United States District Court, W.D. North Carolina, Charlotte Division
Cogbum, Jr. United States District Judge.
MATTER comes before the Court on Intervenor Maxim
Healthcare Services, Inc.'s Motion to Dismiss and Motion
to Quash Service as to Defendants Vanscoten and Patch, (Doc.
se Plaintiff filed this civil rights suit pursuant to 42
U.S.C § 1983. The Complaint passed initial review on
claims against several individuals including Defendants Randy
Vanscoten and Susan Patch. (Doc. Nos. 1, 9). The U.S. Marshal
was unable to serve Defendants Patch and Vanscoten despite
repeated efforts and the Court ordered Plaintiff to submit
new summons forms after service failed. See (Doc.
Nos. 15, 17, 31, 32, 33, 36, 37). On January 29, 2019, new
summonses were returned executed for Defendants Patch and
Vanscoten. (Doc. Nos. 38, 39). Maxim, the former employer of
Defendants Patch and Vanscoten, filed a Motion to Intervene
for Limited Purposes to protect its interests and on behalf
of those Defendants, which was granted. (Doc. Nos. 40, 42).
has now filed the instant Motion to Dismiss and Motion to
Quash Service, arguing that this action should be dismissed
as to Defendants Patch and Vanscoten without prejudice
pursuant to Rules 4(m), 12(b)(2), and 12(b)(5) of the Federal
Rules of Civil Procedure. The Court entered an Order pursuant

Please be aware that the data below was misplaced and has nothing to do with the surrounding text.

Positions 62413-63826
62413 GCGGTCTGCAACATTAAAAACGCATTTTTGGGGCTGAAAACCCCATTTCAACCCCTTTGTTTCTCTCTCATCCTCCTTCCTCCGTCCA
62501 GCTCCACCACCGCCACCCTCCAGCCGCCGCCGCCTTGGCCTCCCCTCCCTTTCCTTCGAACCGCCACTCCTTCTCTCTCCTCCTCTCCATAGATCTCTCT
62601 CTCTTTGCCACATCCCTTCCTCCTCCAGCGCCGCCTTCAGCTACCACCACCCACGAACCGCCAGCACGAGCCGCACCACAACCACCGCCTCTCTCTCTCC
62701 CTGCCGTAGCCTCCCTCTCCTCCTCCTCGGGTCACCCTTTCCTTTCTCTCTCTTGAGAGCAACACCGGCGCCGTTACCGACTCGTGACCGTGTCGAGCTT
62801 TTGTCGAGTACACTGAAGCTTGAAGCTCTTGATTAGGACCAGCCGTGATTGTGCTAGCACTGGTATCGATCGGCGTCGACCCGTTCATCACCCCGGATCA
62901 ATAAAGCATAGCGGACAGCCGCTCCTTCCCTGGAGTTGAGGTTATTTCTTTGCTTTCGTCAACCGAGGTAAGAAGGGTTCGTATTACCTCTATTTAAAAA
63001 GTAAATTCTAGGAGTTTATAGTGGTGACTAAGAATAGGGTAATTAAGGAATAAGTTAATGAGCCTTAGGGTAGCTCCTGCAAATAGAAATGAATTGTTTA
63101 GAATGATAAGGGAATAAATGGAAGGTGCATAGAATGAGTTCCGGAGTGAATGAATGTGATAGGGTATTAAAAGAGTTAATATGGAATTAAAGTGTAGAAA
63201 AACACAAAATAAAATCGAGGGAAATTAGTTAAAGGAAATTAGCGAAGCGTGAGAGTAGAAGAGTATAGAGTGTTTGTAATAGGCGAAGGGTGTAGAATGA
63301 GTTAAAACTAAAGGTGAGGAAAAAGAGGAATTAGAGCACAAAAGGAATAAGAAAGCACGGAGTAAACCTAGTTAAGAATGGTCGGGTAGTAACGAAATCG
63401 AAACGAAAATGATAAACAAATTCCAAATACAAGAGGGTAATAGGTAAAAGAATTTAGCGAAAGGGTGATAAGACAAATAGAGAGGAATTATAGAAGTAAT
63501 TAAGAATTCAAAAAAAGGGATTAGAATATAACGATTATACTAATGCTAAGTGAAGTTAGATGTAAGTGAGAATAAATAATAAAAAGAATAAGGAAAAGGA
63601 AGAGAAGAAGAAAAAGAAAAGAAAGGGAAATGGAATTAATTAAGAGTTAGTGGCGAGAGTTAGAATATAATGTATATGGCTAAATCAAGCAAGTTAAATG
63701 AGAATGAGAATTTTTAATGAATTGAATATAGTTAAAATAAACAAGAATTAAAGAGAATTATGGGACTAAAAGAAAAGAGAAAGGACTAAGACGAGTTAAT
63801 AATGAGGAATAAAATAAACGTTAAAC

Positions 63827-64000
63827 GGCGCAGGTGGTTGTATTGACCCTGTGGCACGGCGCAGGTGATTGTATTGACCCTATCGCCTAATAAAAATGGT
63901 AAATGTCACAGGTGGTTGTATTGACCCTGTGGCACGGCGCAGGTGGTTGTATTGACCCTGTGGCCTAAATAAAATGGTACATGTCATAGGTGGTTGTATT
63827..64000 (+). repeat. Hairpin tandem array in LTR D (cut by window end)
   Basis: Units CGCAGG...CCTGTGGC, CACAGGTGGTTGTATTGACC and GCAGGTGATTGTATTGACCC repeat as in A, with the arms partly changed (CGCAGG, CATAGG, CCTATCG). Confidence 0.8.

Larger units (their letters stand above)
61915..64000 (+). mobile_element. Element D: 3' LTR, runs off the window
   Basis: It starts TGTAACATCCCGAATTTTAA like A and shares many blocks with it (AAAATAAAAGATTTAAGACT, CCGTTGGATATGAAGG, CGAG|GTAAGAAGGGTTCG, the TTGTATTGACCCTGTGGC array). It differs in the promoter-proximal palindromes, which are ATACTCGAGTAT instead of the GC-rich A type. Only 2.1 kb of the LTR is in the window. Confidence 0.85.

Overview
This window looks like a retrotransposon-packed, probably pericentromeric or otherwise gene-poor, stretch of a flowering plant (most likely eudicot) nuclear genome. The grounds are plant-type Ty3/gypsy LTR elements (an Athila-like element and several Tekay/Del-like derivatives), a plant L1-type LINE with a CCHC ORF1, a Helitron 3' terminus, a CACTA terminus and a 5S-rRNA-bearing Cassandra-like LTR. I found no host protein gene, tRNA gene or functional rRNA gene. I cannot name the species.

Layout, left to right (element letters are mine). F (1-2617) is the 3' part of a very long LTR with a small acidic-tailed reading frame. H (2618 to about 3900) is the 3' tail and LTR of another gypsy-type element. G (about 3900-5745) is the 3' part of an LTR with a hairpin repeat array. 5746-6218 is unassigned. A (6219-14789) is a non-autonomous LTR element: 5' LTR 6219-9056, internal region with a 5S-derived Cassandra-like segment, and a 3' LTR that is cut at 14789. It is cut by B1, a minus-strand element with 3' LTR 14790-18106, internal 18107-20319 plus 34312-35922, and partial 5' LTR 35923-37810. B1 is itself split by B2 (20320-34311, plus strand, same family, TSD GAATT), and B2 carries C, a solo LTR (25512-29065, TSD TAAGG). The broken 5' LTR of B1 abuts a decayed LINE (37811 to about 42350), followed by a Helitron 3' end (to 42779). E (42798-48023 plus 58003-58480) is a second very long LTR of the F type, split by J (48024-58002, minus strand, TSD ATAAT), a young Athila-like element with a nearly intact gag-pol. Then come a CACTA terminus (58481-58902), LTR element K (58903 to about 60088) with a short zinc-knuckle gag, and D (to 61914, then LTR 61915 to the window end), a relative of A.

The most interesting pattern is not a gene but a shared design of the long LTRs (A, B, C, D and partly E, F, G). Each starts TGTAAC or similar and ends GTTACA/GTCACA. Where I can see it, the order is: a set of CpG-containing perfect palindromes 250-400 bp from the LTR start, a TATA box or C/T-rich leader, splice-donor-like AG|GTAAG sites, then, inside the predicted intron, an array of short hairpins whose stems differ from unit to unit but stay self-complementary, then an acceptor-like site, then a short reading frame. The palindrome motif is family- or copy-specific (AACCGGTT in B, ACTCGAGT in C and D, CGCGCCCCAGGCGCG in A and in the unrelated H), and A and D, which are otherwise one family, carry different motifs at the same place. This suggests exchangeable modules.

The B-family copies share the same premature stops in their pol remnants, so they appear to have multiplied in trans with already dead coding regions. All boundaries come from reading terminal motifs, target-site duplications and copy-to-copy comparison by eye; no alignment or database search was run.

to Roseboro v. Garrison, 528 F.2d 309
(4th Cir. 1975), notifying Plaintiff of the
importance of responding to the Motion and cautioning him
that the failure to respond would likely result in Maxim
being granted the relief it seeks. (Doc. No. 47). Plaintiff
did not file a Response and the time for doing so has
motion pursuant to Rule 12(b)(5) of the Federal Rules of
Civil Procedure is the appropriate means of challenging the
sufficiency of service of process. The plaintiff bears the
burden of establishing that the service of process has been
performed in accordance with the requirements of Rule 4 of
the Federal Rules of Civil Procedure.
4(e), which governs the service of process upon individuals
located in the United States, provides that service may be
accomplished by either (1) delivering a copy of the summons
and complaint to the defendant personally or to a person of
suitable age and discretion then residing at the
defendant's home or usual place of abode or (2)
delivering a copy of the summons and complaint to an agent
authorized by appointment or by law to receive service of
process. Fed.R.Civ.P. 4(e)(2)(A)-(C). Rule 4(e) also provides
that service of process may be accomplished pursuant to the
law of the state in which the district court sits.
Fed.R.Civ.P. 4(e)(1). North Carolina's requirements for
service of process are virtually identical for all practical
purposes with the requirements of Rule 4. See N.C.
St. R. Civ. P. 4(j)(1).
4(m) of the Federal Rules of Civil Procedure requires a
plaintiff to serve a summons and complaint on each defendant
within 90 days after the complaint is filed. Fed.R.Civ.P.
4(m). The service period in Rule 4(m) is tolled while the
district court considers an in forma pauperis
complaint. Robinson v. Clipse, 602 F.3d 605, 608
(4th Cir. 2010). When a plaintiff is proceeding
in forma pauperis, the district court must order the
U.S. Marshals Service to effect service. Fed.R.Civ.P.